Australia’s water industry is continuing to adopt on-site renewables to power its energy-intensive operations. In the latest such move, Western Australia’s government-owned Water Corporation is readying to install solar at around 50 of its pump stations, other buildings, and borefields throughout the state.
The $30 million project will be rolled out over three years with the goal to reduce the environmental footprint of the utility’s operations. The Water Corporation will install about 45,000 rooftop solar panels with the accumulated capacity of 15 MW, the equivalent of powering 4,400 households and reducing its emissions by around 18,000 tonnes per year.
“The State’s water supplies are being adversely affected by climate change and the decline in rainfall, particularly in the South-West,” Water Minister Dave Kelly said. “It is important water utilities take every opportunity now to lead by example and do what they can to increase the use of renewable energy, such as solar, to help reduce greenhouse gas emissions that fast-track climate change.”
The Water Corporation delivers essential water and wastewater services across 2.6 million square kilometers, which requires a significant amount of energy. Since 2018, the WA state government has invested $2.8 million in 30 renewable energy projects at Water Corporation sites throughout the state, including six locations in regional Western Australia. Its latest investment highlights the need for stronger action amid climate change-induced droughts.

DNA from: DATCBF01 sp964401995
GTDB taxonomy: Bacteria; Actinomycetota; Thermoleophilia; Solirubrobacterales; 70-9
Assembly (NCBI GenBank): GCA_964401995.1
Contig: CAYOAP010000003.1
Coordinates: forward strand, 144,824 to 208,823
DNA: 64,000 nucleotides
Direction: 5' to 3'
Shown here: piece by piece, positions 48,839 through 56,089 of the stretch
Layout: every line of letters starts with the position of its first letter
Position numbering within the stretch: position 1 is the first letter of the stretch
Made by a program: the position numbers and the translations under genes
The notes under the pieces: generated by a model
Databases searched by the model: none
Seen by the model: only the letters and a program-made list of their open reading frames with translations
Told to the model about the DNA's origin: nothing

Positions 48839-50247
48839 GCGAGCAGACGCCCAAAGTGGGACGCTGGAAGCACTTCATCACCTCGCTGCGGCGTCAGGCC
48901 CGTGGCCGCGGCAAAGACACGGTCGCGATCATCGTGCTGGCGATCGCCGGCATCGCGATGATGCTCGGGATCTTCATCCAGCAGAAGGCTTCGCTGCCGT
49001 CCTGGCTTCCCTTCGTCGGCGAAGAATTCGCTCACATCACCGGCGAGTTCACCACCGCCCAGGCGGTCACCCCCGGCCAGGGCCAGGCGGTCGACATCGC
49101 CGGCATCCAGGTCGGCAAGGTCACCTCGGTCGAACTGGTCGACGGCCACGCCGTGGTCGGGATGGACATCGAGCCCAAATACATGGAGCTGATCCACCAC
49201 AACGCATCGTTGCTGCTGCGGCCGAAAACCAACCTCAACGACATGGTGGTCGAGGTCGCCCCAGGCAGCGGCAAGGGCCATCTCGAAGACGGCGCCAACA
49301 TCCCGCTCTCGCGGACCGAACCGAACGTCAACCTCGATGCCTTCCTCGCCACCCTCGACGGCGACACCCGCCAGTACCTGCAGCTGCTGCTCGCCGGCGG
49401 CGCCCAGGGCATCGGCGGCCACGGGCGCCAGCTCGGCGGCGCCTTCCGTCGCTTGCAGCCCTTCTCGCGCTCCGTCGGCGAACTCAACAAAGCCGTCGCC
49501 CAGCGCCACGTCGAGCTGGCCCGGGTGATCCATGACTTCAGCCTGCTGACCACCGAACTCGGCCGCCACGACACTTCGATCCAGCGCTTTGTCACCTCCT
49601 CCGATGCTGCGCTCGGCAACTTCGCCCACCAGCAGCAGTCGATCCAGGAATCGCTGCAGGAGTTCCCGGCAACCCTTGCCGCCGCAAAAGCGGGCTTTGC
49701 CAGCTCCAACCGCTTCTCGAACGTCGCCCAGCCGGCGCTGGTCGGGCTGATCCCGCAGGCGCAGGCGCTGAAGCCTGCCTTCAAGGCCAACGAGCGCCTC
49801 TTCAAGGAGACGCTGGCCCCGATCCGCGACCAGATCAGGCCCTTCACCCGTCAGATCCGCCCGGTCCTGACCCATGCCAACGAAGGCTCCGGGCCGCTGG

Across Australia, water utilities have been making efforts towards greening their operations. In a recent study, University of Queensland researchers have quantified this shift and found that in 2018, the Australian water industry generated 18% (279 GWh/y) of its electricity demand from on-site renewable electricity sources.
However, this number has certainly changed since the researchers’ focus year. Last year, thirteen of Victoria’s water corporations partnered to buy clean energy from the Kiamal Solar Farm to cover between 20 to 50% of each corporation’s total energy needs.
In South Australia, SA Water, the state’s largest water and sewage services supplier and one of the largest electricity users, announced plans to invest more than $300 million and deploy approximately 154 MW of new solar PV generation and 34 MWh of energy storage. Adelaide-headquartered contractor Enerven is set to roll out the program across more than 70 sites this year as SA Water seeks to achieve its ambitious zero energy cost future.
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